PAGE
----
Booking a boat trip might be the single biggest purchase you’ll make in your surfing life. However despite the cost, there are still plenty of cowboys out there who can turn a trip of a lifetime into a nightmare experience. We talked an experienced captain, boat owner and travel operator to ensure that your mission as successful as possible. 

Do Go With Experience

“Experience is a key. The longer a boat has been operating in the area the less likely things are going to go wrong. Because when things go wrong that jeopardise your time in the water. Be that breakdowns or fuel issues or whatever, you’ll find the most experienced crews are better prepared and will max your time in the water.” Steven “Sooly” Swell Owner of Huey Surf Charters

Do Check Number Of Surfers Onboard

“Always check number of surfers on the boat. There should never be any more than 10 surfers on board. We've seen recently some boats are in the Mentawais doing trips there with 14-20 guys. That’s obviously a-rent-a-crowd, but also just plain unsafe.” Matt Cruden, owner of Resort Latitude Zero and the Mangalui 

Don’t Fall For Discounted Trips

“Beware of cheap trips or heavily discounted trips. If they are discounting, they will discount on your trip. They will cut down on fuel, meaning you can’t go to all the places you want to go. They’ll have less money for maintenance, which will affect reliability. Beware of the too-good-to-be-true price, because they usually are.” Sooly 

Don’t Book With An Operator Without Local Offices

“When transferring money overseas be careful as you will never get money back if things go wrong. Use a trusted, reputable company that you can come back to with local regional offices. Make sure the operator has public liability insurance and has an office in your own country so you can be sure they can’t hide from you.” Jamie Grey, CEO of The Perfect Wave 

Do Ask What’s Included

“Always ask what is and isn’t included in the price. Do they include beer or are there any extras you have to pay when you arrive? Dodgy operators often charge for a variety of things like harbour fees, visas, added transfers and extra beers and once on board there is no getting around paying them.” Matt Cruden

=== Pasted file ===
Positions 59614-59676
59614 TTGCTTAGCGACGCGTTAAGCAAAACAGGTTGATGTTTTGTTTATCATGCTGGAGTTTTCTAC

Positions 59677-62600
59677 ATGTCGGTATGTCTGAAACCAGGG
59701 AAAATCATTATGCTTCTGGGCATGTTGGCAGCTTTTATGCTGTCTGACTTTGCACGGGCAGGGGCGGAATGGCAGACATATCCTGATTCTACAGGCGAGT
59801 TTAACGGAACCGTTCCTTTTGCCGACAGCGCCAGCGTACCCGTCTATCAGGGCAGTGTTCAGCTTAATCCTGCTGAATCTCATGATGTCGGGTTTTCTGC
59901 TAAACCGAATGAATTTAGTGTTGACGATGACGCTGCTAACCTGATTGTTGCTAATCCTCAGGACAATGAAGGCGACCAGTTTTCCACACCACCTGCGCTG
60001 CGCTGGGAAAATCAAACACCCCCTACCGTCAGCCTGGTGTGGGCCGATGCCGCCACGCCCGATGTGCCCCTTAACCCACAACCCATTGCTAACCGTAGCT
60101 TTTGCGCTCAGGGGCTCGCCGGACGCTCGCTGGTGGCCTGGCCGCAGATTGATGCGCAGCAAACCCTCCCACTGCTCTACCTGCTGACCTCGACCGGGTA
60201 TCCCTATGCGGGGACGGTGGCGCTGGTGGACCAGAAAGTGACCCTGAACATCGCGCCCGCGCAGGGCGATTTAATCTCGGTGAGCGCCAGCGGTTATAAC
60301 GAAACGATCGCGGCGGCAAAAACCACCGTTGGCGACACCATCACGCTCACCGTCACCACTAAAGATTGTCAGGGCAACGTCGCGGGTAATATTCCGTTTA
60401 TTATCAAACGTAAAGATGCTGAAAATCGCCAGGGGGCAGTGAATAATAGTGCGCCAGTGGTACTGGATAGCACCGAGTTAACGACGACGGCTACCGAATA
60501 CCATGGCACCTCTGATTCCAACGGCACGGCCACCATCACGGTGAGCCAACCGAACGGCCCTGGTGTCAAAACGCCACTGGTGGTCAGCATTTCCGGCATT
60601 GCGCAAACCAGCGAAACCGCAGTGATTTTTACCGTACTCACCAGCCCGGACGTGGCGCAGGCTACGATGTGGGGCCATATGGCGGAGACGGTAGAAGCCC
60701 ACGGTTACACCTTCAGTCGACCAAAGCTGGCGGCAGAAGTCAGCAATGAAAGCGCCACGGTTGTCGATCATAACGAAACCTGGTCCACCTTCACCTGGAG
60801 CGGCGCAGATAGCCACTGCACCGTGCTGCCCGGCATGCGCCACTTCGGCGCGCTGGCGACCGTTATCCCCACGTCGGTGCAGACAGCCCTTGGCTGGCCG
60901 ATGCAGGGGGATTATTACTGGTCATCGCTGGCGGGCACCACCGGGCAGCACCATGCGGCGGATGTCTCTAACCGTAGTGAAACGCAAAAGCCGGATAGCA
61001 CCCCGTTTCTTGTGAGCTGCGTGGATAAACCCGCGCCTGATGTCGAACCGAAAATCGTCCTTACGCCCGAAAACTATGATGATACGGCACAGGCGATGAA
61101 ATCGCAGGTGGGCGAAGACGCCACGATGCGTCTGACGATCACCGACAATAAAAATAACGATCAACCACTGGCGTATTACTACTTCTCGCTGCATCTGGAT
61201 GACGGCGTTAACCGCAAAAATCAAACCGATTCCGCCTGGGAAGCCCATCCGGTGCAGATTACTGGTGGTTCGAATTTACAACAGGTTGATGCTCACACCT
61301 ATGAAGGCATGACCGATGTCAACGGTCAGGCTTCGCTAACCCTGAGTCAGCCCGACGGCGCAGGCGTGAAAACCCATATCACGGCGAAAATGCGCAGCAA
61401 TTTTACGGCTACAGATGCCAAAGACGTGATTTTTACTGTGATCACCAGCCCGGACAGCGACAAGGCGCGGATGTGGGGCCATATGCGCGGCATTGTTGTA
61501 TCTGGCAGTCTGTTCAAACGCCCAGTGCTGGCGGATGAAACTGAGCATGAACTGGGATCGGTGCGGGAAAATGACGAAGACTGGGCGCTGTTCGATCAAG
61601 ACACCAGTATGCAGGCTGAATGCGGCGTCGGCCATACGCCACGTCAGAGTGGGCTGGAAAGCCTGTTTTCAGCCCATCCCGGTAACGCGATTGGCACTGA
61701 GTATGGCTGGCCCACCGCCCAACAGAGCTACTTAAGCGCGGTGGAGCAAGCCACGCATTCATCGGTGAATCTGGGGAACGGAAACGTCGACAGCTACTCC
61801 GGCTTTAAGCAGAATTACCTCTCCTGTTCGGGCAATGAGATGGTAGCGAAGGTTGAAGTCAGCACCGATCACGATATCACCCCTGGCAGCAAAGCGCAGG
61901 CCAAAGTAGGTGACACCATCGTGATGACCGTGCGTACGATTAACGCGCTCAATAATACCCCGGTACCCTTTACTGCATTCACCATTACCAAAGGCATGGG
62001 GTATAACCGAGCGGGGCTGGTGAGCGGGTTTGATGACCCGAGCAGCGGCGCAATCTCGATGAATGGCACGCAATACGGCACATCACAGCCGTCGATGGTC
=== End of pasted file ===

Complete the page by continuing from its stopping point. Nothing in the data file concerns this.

Do Ask Questions, Lots of Questions

"Email the owner and ask the hard questions. Do you travel at night? Do you have all the safety equipment? When was the last refit done? Also ask for recent photos, not old ones on the website. Pics of the engine room, beds and kitchen will give you a good indication of the boat.” Sooly

The Tender 

“The  tender is a big thing. Everyone has one, but some are those little plastic things, but look how big the tender is and how big the engine is. Can it get you back to Padang in an emergency for example? They are also great for splitting up the pack. If you have six kooks and four shredders it causes tension on a boat. With a good tender half the crew can bolt ten clicks up the coast and score waves that suit their ability.” Sooly

Do Use Dedicated Surf Travel Agency 

“A good surf travel agent takes all the hassle out of herding the cats and getting the group, payments and arrangements together. The flights are crucial too as many surfers don’t leave enough time for transfers or if there is a delay such as when boards don’t arrive. The agents will get the best prices and the best flights to make sure it all goes smoothly.” Jamie Grey

Size Matters 

“The size of the boat is big factor as it relates to personal space. After a week on the boat if you are constantly have to brush past people and side slip to get past, the boat shrinks, every day. Cabin fever doesn't come into if you have space and different chill out areas. If you need to get away, you can. That’s so important.”  Sooly